UAH developing architecture to build design-phase cybersecurity into systems

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UAH researchers are developing virtualization architecture that can be used to build cybersecurity into systems used in the so-called Internet of Things and into large cloud-based systems.

Michael Mercier | UAH

A lightweight virtualization architecture that can be used to build cybersecurity into systems used in the so-called Internet of Things, such as automobiles and industrial control systems, and into large cloud-based systems is being developed by a research team at The University of Alabama in Huntsville (UAH).

Called Dielectric, the architecture will move the inclusion of cybersecurity features forward, into the design process of the product. The UAH team is funded by a one-year, $299,622 National Security Agency (NSA) grant.

The research team includes three faculty members from the UAH Electrical and Computer Engineering Department - Dr. David Coe, Dr. Jeffrey Kulick and Dr. Aleksandar Milenkovic - and two faculty members from the UAH Computer Science Department - Dr. Letha Etzkorn and Dr. Sun-il Kim. This team has previously collaborated on the development of a number of whitepaper and proposal submissions related to cybersecurity and embedded systems.

This research will leverage Dr. Kulick's and Dr. Coe's prior research on safety-critical systems, a domain where safety analysis must be infused throughout the system design and development process rather than layered on afterwards as security is currently practiced.

While finding flaws and repairing them will continue to be an important focus in cybersecurity research, this proposal focuses on an architectural approach to building security into the system at the outset.

Dr. David Coe
Principal investigator

"While finding flaws and repairing them will continue to be an important focus in cybersecurity research, this proposal focuses on an architectural approach to building security into the system at the outset," says Dr. Coe, the project's principal investigator. This research also builds upon Dr. Milenkovic's prior work in embedded systems, hardware-software co-design, and secure processing.

The team anticipates arrival of the funds on or about August 15, 2015, enabling it to hire two graduate student researchers at the beginning of the fall term and support them through the summer of 2016.

"With the Internet of Things, one expects various 'things' - that is, embedded systems - to connect to the cloud. We are examining security methodologies that can apply both at the embedded systems level and the cloud level," says Dr. Etzkorn. "I teach a new course on cloud computing, so Dr. Kim and I are working mainly on the cloud portion, whereas Dr. Coe, Dr. Kulick, and Dr. Milenkovic are working more on the embedded side."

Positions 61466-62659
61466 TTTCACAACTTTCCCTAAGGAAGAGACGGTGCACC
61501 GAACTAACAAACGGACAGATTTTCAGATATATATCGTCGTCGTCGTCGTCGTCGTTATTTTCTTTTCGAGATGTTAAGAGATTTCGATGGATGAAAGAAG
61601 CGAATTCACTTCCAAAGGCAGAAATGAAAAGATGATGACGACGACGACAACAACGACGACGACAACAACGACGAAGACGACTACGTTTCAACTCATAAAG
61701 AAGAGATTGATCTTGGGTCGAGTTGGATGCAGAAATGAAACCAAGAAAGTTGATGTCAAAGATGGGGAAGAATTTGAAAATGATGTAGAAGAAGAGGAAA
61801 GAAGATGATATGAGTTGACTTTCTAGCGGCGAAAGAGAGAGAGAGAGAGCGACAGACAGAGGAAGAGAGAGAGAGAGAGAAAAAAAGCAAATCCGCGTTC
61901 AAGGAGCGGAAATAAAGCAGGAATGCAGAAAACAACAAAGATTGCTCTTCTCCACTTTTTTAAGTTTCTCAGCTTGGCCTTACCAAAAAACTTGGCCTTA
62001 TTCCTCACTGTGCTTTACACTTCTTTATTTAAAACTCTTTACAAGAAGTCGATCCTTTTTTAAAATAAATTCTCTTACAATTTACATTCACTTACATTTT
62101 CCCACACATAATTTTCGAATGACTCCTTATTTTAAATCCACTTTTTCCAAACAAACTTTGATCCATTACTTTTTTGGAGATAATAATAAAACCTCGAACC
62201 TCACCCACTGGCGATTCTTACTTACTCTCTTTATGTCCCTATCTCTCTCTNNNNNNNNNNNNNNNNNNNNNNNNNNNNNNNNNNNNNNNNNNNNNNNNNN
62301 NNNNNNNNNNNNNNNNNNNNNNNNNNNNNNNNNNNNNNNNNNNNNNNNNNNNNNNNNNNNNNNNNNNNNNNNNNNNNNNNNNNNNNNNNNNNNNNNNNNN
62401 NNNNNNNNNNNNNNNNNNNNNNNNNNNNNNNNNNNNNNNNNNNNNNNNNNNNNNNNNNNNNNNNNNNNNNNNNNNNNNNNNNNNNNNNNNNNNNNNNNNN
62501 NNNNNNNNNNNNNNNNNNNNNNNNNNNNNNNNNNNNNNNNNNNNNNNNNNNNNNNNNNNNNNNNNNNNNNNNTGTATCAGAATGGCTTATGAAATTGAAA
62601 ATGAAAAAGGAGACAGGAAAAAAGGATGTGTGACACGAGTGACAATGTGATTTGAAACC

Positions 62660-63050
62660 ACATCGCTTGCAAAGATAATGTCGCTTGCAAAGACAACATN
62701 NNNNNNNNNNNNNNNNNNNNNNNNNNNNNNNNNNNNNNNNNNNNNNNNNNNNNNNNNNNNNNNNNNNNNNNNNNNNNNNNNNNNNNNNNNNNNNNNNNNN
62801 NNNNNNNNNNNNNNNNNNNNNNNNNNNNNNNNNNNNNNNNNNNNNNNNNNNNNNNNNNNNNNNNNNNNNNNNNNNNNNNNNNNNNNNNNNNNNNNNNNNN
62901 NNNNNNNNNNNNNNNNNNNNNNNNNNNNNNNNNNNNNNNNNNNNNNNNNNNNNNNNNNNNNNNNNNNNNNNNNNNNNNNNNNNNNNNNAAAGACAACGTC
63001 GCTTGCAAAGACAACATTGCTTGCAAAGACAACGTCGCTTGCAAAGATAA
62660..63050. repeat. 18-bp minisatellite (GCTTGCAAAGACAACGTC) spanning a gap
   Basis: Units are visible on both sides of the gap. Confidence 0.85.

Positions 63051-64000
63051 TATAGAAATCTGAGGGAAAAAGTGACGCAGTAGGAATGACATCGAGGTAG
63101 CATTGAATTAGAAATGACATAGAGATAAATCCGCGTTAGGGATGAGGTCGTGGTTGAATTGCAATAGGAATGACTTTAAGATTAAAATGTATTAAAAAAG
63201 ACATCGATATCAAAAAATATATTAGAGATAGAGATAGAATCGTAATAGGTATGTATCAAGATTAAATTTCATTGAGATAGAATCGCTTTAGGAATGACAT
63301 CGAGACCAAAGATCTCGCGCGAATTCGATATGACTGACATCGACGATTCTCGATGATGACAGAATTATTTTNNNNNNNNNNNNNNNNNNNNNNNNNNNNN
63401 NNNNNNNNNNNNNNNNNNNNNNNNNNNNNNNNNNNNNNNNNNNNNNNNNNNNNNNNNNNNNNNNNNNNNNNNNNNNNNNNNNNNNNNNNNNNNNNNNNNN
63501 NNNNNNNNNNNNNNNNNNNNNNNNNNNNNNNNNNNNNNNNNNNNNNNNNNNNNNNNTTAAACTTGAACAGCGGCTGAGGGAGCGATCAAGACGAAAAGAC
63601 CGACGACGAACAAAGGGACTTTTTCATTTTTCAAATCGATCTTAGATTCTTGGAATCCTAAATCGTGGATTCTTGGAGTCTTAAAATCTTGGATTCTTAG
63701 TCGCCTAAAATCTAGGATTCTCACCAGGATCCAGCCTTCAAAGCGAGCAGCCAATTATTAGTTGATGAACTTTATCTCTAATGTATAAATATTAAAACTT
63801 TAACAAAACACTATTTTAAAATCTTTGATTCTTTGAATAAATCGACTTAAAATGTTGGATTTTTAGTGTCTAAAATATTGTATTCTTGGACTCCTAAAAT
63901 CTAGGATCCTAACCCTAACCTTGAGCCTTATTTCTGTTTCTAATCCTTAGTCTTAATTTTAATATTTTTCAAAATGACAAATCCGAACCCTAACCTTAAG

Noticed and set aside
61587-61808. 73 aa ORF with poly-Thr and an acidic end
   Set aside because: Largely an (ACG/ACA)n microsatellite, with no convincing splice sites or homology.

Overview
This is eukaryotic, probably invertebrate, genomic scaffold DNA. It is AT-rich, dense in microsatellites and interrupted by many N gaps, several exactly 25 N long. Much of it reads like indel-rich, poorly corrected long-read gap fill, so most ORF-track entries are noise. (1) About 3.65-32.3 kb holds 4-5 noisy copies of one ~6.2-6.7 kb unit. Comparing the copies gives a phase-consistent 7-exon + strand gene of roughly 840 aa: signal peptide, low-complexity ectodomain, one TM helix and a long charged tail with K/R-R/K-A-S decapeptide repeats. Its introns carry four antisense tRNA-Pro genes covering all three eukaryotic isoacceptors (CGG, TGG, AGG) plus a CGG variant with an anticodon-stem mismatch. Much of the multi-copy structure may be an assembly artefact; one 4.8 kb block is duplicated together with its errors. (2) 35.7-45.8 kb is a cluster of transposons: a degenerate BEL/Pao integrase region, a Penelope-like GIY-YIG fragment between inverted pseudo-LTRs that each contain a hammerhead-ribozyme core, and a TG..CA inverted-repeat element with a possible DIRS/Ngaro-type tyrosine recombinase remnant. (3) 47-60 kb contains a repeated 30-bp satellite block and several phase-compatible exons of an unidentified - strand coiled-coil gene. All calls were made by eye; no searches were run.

Dr. Kim will also research how Dielectric can be used in automobiles, which are basically one more type of embedded system, as he had previous experience with automotive computer systems at the University of Alaska.

"We hope that this will be the first step in a major cybersecurity research initiative that will benefit students in both our departments and colleges," says Dr. Etzkorn. "We have already together submitted multiple additional proposals to government agencies to support other aspects of this research and we intend to continue this effort in searching for additional funds. We also feel that various research projects suitable for doctoral students and Master of Science thesis students will become available from this work."

The grant was awarded from a new NSA program, says Dr. Tommy Morris, founding director of UAH's new Center for Cybersecurity Research and Education.

"UAH is recognized as a NSA/DHS Center of Academic Excellence in Information Assurance (IA)/Cyber Defense (CD) and Research and this grant reinforces our status as one of a small number of universities which are leading the way forward in this field," Dr. Morris says. "Working with NSA puts UAH students and faculty right at the cutting edge of cybersecurity research. These types of research projects create new technologies and launch careers."

Cybersecurity is a multidisciplinary problem with research needs across many fields including computer science, engineering, social sciences and business, says Dr. Morris.

"This grant will leverage skills from two colleges," he says. "The students and faculty working on the project will learn from one another and hopefully develop better solutions because of that cross-pollination."

Dr. Coe, the principal investigator, says the team is hopeful that the effort "will serve as a catalyst for future collaborations within UAH and with industry partners."

 

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